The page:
I found the “Society of the Spectacle” by Guy Debord very interesting. Although it was written around 50 years ago, it is still highly relevant in our society today. Commodities are things (goods) we consume in society daily. Debord explains a spectacle as, “where the tangible world is replaced by a selection of images which exist above it” (36). This idea can be seen all around us, especially in mass media and consumerism. We are constantly being sold something, whether it be an item or and idea. We can relate this idea what we were discussing in class regarding toilet paper. We pay three dollars for a set of toilet paper when the toilet rolls probably only cost 25 cents. We are buying the toilet paper for the brand name, without even realizing it. Additionally, we are constantly trying to buy new gadgets. People camp out for hours in order to receive the new iPhone. In the video linked below, a woman explains that she has been waiting two days to purchase the iPhone 5. When asked about which new features she is excited to have, she was unsure because she had not even seen what the new iPhone yet. Also lets not forget about the insane crowds on Black Friday! Consumerism has been highly integrated into our culture to the point where we almost don’t realize it.


6 responses »

  1. zainjazara says:

    I wonder if countries and cultures around the world embrace consumerism as deeply as America. When I studied abroad in China, my economics professor constantly referred back to America as the example for consumerism. In Chinese culture, saving is far more important than spending. To emphasize how much Chinese people save, the professor would compare their shopping habits to Americans (implying Americans come from a wasteful culture spinning on the cycle of buying and disposing constantly). He also pointed out America’s use of advertisement to incentivise and create a culture of consumerism. The differences in American consumerism versus Chinese consumerism can easily be seen in food portion sizes or while walking through an American mall versus a Chinese mall: in American malls, huge signs indicating sales and offers are plastered to the windows and walls, whereas that is rarely seen in the shops of China. Although these cultural differences are clear, I definitely think most of the world (including China) is following America’s footsteps very closely and consumerism is spreading rapidly (if it hasn’t already been entirely embraced by a country).

  2. hannahginsberg says:

    I completely agree with all your points on consumption. I especially find the point about the woman standing inline for the iPhone that she had never seen before interesting. Apple seems to have completely taken over the way some people live. Regardless of the object they are selling people will stand in line or preorder it whether or not they actually need it. When a iPhone S comes out people want it just because it is newer rather than because it actually does anything different. Do we really need an iPhone, iPad and laptop? Probably not but Apple makes the consumer believe that they do.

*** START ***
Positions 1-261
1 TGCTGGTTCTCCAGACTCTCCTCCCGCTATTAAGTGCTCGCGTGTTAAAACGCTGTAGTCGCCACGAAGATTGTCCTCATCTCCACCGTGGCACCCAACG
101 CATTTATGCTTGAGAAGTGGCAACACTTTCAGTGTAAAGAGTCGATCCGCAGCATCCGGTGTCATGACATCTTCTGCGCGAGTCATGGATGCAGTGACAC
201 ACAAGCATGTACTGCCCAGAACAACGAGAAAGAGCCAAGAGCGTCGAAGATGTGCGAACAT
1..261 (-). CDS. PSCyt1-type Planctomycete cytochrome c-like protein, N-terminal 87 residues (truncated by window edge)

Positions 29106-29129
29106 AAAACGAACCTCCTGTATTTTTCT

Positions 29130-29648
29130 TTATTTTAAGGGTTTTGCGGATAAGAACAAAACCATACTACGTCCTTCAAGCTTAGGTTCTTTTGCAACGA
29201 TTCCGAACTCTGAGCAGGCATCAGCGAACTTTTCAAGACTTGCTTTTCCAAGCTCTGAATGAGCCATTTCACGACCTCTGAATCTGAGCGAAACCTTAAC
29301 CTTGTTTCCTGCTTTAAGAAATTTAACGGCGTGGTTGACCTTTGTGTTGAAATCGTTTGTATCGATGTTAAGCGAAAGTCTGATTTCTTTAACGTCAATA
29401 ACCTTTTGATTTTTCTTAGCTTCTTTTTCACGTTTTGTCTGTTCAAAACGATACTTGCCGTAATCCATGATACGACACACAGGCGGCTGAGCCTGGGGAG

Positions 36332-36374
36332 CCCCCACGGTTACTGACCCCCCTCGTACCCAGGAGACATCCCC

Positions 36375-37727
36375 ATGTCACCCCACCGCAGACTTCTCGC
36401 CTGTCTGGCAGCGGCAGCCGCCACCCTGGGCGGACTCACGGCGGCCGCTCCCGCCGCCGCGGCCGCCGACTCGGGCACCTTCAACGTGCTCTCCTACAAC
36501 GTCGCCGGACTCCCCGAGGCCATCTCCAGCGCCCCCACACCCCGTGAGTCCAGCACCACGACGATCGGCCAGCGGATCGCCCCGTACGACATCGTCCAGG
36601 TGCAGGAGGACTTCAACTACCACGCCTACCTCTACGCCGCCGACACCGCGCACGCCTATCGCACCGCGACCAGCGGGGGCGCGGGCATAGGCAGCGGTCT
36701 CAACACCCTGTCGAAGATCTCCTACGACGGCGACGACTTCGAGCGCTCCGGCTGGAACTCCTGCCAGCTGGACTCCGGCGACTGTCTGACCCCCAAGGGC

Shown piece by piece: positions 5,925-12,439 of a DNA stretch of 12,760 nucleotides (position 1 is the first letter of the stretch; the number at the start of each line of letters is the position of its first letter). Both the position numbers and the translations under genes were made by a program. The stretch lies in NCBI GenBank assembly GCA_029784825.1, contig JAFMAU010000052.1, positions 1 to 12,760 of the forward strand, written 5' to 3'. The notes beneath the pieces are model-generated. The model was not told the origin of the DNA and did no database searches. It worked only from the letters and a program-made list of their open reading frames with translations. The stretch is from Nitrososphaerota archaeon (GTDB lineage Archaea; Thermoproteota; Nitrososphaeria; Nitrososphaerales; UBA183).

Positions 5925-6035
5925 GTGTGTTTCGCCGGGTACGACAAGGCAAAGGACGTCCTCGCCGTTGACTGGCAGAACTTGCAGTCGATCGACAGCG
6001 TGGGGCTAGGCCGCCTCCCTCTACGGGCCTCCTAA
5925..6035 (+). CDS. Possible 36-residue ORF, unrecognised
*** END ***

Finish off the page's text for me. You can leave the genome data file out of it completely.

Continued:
3. cassidy says:

    Gosh these videos are horrifying

  4. lagray700 says:

    “We are constantly being sold something, whether it be an item or and idea.”- I totally agree with this (I mean how could you really argue against it in this society?) and I think it’s interesting that often when we are watching something or someone approaches us and we expect to be sold something and we aren’t we get confused and don’t see the point.

  5. Yes and we don’t even understand how our daily actions like like sending emails, searching for videos for youtube, online shopping, etc are really contributing to consumerism with big data and personalized advertising from cookies on your computer. Everything is connected nowadays

  6. alexanderlandau says:

    It fascinates me how powerful media campaigns are. Companies cause consumers to idealize and idolize their products. They do this to such a degree that people see these products as the be-all and end-all of their lives. Consumers will not feel complete until they buy and absorb their attention in the products they desire. In this way consumers put their self fulfillment and value into products. In the Black Friday video, shoppers await pressed against the metal security doors not only because their is a huge sale, but also so that they can fully embody the Urban Outfitters look—in other words “live” the Urban brand. In the iPhone 5 video, a woman believes that an Apple product is a magical device that will fix her life. My favorite part of the video is when the interviewer asks her what she’ll do if the phone is more expensive than she expected. She says, “That’s right because I have my credit card!” The interviewer enthusiastically replies “Perfect! Pay later!” and then she says “Why not?!” This interaction reveals just how attached consumers become with products and that they’ll almost do anything to obtain them.

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